The Price All Investors Pay for Benchmarking, AdvisorPerspectives
December 23, 2014
by Michael Edesess
As the Financial Times article states, “Benchmarking therefore gives managers a huge incentive to stay fully weighted in large, risky securities. This eliminates any risk premium these stocks may have had, and leads to the inversion of risk and return.”
Just the revelation that the practice of benchmarking may have as much or more undue influence on market prices as any other factor is enough to make their research give us pause. We should have known of course, but sometimes things that are as plain as the nose on your face do not become plain until you look straight at them.
The Buffa et al. model not only determines securities prices endogenously. It also determines the optimal manager fee contract – optimal in the sense that it should be the one agreed upon by manager and client if they have symmetric information. Not only that but if they don’t have symmetric information – if there are “agency frictions,” with the manager being the agent and the client the principal – then it determines an optimal strategy for the manager to “shirk.” Shirking means that the manager does something to put a little extra in his pocket at the expense of the client, like routing trades to high-commission brokers who give the manager a perk in exchange for the favor, even if it’s only free lunches.
The value of thought experiments formulated in mathematics
I am often highly critical of mathematics as it is used in finance. Perhaps it is therefore incumbent on me to explain why this paper is different. The main reason is that it is sufficiently rigorous and well-formulated with clear definitions of all the terms. It can be checked thoroughly, even if with great effort and difficulty. Its assumptions seem as realistic as they can be and still enable the mathematics to be tractable. Of course, if tractability of the math were the first objective and realism were completely subordinated to that objective that would be a black mark against it. But this research doesn’t exceed an acceptable ratio of unrealistic assumptions to mathematical tractability.
The important thing is that the research is valuable as a contribution to thought experimentation. Ideally, research that relies heavily on mathematics should be understandable in non-mathematical terms. The Buffa et al. paper falls short on that measure, but that may be because not enough efforts have been made yet to explain it. The miraculous thing about mathematical formulation is that sometimes you discover real-world relationships by working through the mathematics that you would not have thought of otherwise. This happens more often in physical sciences than in economics, but it can happen in economics too. One should not jump to conclusions until it has all been checked out, the mathematics against the reality, and the reality against the mathematics.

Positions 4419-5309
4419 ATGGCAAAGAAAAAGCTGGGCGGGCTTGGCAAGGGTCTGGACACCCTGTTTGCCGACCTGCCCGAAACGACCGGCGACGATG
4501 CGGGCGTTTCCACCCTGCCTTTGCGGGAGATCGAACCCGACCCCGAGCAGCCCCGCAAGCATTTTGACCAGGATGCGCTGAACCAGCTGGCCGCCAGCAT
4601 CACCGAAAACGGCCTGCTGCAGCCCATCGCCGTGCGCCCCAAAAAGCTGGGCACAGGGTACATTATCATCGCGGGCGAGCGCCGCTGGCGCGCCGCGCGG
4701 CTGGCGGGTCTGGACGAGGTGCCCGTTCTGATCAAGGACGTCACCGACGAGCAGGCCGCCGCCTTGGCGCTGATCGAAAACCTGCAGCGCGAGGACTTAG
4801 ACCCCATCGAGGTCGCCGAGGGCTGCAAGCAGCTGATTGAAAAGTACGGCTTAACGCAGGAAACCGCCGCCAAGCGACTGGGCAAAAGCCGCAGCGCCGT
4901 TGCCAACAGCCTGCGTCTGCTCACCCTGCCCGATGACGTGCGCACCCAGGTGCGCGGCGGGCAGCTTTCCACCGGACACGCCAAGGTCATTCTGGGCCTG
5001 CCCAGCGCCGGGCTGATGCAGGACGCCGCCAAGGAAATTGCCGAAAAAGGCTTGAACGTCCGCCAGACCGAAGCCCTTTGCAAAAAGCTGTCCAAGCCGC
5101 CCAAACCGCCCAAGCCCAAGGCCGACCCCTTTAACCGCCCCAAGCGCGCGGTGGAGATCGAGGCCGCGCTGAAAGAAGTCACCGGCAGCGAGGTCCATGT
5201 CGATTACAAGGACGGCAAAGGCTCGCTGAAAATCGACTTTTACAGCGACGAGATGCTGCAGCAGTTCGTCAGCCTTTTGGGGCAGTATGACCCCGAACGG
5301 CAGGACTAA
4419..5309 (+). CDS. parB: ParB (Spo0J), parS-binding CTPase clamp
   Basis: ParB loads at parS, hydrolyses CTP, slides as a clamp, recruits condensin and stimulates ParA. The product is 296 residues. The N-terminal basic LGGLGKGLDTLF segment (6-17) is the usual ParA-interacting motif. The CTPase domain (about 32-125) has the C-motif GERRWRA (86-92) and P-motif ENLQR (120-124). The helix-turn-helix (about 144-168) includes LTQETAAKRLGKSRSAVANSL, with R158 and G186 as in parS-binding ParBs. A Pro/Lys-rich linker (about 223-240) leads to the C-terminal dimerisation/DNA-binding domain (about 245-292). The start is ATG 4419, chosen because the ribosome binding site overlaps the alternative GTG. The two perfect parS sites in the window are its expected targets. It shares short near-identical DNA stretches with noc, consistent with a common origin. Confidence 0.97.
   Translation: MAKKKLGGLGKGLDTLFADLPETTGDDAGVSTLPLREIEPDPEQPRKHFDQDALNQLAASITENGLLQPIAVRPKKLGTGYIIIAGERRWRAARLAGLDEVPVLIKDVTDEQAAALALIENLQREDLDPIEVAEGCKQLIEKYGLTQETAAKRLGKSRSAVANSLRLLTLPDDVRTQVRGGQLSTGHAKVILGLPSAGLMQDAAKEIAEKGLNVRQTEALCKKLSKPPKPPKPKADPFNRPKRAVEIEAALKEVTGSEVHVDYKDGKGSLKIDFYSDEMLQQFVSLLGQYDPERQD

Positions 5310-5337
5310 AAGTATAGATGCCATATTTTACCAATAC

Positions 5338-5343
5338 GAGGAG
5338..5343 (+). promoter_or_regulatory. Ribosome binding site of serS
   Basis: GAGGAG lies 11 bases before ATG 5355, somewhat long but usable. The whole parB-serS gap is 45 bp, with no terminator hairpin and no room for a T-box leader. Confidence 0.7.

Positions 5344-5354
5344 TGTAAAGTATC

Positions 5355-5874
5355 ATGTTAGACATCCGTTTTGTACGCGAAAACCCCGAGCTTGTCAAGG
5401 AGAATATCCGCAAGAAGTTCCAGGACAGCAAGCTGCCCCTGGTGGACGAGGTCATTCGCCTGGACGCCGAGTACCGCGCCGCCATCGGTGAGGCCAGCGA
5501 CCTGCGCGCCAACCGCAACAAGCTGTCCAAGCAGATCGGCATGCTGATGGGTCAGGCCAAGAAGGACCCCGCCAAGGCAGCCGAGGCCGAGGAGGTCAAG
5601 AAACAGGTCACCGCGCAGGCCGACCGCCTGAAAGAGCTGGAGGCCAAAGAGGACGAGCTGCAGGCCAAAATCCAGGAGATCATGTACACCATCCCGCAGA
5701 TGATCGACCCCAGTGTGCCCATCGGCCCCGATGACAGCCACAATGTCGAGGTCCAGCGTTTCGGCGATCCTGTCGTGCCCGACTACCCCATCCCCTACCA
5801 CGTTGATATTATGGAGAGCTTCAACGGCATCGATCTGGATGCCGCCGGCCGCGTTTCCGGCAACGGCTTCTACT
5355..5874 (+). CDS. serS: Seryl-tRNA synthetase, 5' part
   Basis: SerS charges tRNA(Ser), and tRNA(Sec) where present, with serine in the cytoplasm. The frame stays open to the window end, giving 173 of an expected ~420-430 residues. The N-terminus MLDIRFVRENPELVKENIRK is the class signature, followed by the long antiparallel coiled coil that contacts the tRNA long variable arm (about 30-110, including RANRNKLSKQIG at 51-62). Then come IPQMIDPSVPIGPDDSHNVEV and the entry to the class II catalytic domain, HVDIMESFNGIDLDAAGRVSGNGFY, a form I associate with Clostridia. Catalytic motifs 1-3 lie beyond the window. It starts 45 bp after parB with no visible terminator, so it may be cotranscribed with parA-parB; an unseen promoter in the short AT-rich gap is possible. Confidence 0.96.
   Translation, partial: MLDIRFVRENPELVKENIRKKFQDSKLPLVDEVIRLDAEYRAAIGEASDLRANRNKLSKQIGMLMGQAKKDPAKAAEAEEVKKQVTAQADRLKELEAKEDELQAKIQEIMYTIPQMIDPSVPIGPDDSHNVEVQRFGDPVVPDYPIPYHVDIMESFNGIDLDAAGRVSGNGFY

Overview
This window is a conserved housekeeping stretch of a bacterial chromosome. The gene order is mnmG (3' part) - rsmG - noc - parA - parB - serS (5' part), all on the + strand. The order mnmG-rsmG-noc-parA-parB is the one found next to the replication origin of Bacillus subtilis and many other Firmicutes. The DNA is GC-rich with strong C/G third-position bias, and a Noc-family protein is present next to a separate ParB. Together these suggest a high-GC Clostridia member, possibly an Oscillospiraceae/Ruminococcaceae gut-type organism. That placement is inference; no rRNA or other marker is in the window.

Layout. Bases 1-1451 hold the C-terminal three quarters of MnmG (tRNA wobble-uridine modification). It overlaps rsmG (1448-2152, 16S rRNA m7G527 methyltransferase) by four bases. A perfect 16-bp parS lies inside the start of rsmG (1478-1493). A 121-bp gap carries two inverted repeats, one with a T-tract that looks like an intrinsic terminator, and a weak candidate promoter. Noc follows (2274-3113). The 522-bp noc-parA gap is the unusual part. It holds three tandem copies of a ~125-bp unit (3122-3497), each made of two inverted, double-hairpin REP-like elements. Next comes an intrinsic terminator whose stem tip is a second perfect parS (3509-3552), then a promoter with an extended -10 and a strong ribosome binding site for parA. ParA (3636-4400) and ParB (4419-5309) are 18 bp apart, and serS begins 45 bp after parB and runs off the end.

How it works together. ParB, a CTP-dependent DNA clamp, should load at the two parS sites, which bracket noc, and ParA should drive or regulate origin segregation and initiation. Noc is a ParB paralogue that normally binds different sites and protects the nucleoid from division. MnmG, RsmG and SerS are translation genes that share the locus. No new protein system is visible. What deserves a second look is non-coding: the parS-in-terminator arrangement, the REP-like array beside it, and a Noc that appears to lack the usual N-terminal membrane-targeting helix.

Why benchmark against a market index anyway?
The Financial Times article concludes that the Buffa et al. paper makes “a strong case against benchmarking.” It then asks, “But what can replace it? In most industries, benchmarking is good practice. If funds are not to benchmark against their peers, or against an index, then how should we judge them?”
A good way to look at this may be to borrow a leaf from the field of industrial engineering. W. Edwards Deming was a statistician and product quality expert who became one of the most important consultants to post-war Japan in its ultimately successful effort to transform a ravaged country producing cheap, low-quality goods into one of the most successful economies in the history of the earth.